The Australian government has just released a report into the car industry commissioned from a committee led by Steve Bracks, the former premier of Victoria. The committee has recommended an extra $2 billion in budgetary assistance to the industry on top of an amount of similar magnitude to be paid under existing programs.
Few people would be surprised that Steve Bracks has recommended additional assistance to the car industry. After all, this industry is concentrated in Victoria, while the taxpayers who will bear the cost of the recommended assistance are spread around the whole of Australia.
It is reasonable to presume that the government set up this ad hoc review precisely in order to obtain a recommendation of additional assistance. If it had approached the issue with an open mind it would have sent a reference to the Productivity Commission – the organisation that normally conducts such industry assistance reviews.
In reading the Bracks report I was particularly interested to find out how it would reconcile claims that the Australian car industry needs further assistance in order to become internationally competitive with often heard assertions that the Button car plan, introduced in the 1980s, had been a big success in helping the industry to become internationally competitive.
The Bracks report argues that the competitiveness of the industry has declined because the Australian dollar has appreciated against the currencies of the major automotive producing countries. That explanation doesn’t hold water. Other industries are having to cope with exchange rate appreciation without additional assistance. If the car industry needs a special round of additional assistance this suggests that it is still fundamentally uncompetitive in the Australian environment.
One of the good things about the Bracks report is its recognition that assistance to the car industry “comes at a cost to other industries and consumers” (92). So, what is so special about the car industry to warrant this additional assistance at the expense of other industries?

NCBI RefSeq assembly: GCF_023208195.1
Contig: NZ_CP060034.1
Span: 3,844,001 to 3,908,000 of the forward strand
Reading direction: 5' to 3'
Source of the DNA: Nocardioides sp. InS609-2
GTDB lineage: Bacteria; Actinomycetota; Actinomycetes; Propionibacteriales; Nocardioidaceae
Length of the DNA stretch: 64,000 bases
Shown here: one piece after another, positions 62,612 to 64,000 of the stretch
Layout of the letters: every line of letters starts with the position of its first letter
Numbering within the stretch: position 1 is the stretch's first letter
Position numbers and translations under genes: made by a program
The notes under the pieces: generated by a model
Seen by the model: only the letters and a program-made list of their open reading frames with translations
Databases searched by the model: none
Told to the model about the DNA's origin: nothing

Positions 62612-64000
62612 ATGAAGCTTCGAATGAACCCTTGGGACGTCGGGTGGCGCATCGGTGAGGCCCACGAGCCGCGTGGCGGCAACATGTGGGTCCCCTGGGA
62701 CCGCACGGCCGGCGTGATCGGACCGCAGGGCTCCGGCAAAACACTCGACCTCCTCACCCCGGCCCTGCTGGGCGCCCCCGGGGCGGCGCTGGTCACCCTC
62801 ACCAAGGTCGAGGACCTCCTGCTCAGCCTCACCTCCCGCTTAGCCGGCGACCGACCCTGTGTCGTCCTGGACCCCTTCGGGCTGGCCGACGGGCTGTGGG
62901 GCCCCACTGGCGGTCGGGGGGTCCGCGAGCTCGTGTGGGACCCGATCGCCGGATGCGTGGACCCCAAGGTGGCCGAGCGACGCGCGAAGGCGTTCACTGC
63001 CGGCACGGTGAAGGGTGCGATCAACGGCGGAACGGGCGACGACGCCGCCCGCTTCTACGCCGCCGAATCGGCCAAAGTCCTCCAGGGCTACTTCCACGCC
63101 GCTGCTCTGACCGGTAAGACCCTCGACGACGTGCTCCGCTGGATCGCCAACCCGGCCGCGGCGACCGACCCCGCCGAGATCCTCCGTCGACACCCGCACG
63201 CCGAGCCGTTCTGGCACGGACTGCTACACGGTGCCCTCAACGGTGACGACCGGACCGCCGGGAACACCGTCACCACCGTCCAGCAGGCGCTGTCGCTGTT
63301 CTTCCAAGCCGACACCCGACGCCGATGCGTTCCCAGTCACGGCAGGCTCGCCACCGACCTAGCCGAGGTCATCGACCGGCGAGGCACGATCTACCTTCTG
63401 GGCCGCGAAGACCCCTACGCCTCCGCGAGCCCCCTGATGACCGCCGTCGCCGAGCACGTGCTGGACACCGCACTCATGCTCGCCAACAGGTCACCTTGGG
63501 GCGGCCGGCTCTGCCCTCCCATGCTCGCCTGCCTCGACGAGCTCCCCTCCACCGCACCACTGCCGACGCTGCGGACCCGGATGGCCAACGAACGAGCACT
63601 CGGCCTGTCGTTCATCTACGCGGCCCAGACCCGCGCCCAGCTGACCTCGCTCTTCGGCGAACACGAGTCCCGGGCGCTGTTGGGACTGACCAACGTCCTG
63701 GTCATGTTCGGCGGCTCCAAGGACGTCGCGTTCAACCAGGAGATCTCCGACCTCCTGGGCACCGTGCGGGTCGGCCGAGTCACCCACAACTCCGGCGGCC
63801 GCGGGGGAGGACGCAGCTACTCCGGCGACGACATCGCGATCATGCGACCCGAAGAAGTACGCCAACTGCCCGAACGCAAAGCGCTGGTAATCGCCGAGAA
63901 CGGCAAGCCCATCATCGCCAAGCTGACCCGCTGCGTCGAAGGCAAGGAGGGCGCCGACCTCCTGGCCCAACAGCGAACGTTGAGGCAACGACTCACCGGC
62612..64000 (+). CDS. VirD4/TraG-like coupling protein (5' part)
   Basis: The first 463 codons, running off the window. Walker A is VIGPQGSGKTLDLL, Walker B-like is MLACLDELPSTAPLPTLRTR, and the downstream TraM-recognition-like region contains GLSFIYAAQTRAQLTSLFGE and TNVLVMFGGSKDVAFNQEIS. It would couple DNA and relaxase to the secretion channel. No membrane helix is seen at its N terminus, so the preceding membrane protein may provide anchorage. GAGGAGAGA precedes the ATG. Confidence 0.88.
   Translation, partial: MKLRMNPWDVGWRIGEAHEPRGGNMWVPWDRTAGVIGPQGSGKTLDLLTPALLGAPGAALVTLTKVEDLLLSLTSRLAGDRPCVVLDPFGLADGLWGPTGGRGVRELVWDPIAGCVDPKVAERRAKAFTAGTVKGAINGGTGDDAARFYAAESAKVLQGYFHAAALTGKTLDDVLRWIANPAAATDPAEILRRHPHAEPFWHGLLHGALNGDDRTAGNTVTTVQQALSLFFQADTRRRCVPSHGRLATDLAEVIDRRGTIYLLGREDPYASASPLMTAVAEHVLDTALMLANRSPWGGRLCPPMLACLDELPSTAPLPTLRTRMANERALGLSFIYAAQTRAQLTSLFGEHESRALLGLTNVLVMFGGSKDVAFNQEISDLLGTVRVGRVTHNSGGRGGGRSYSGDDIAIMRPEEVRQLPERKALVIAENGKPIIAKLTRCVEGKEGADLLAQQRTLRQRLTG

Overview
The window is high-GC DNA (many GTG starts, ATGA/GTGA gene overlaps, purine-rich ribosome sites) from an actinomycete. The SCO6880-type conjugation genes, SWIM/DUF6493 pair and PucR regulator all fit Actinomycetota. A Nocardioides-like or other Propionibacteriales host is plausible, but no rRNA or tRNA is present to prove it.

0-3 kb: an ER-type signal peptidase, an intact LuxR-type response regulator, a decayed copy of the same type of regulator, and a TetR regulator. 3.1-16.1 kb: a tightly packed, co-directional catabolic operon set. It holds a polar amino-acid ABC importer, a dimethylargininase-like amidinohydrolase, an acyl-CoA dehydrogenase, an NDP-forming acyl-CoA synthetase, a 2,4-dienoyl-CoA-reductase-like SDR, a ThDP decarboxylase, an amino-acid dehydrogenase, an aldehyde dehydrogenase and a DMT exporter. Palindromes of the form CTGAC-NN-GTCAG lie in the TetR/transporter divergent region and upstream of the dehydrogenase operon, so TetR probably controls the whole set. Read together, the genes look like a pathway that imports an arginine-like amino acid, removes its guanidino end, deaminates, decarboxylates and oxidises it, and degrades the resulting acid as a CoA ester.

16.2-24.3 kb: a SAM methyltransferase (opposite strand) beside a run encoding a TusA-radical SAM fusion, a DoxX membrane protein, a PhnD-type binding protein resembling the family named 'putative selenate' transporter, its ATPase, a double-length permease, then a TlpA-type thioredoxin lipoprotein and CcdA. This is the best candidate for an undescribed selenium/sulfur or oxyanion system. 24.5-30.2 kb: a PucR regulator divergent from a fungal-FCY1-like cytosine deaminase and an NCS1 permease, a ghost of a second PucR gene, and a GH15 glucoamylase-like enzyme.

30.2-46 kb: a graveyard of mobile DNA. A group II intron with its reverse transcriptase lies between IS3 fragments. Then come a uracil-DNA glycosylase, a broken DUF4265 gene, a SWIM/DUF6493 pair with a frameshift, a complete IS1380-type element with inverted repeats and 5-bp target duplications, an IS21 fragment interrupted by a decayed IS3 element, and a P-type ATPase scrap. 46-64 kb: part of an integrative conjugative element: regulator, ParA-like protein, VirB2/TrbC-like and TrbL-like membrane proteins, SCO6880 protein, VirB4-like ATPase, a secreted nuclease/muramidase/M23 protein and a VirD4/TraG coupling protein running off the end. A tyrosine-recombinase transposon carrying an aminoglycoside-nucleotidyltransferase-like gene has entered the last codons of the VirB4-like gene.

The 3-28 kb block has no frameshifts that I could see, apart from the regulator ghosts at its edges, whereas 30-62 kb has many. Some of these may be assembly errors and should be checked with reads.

I could not find a satisfactory answer to this question in the report. There is some discussion of spillovers but nothing definitive to suggest that they are more important than in other industries that have been adversely affected by exchange rate movements. The report does not consider why this industry should be given preferential treatment. The people undertaking the review lacked the economy-wide perspective required to balance the claims of this industry against those of other industries.
If the government accepts the recommendations of this dodgy review it will be seen to have trampled on what has possibly been Gough Whitlam’s most positive legacy – a system of fair play in industry assistance. The government needs to be reminded of what Whitlam said in setting up the IAC (predecessor of the Productivity Commission) in 1973. I quote from his second reading speech:
“It will be apparent that the reference to the Commission of questions relating to assistance for individual industries cannot be optional. If some industries, particularly those which stand to lose most from public exposure of their claims, can avoid the process of public inquiry the fundamental purpose of the Commission will be frustrated”.
Those words seem to me to be just as relevant today as in 1973 – and this picture sums up the direction in which the Rudd government's industry policy is heading.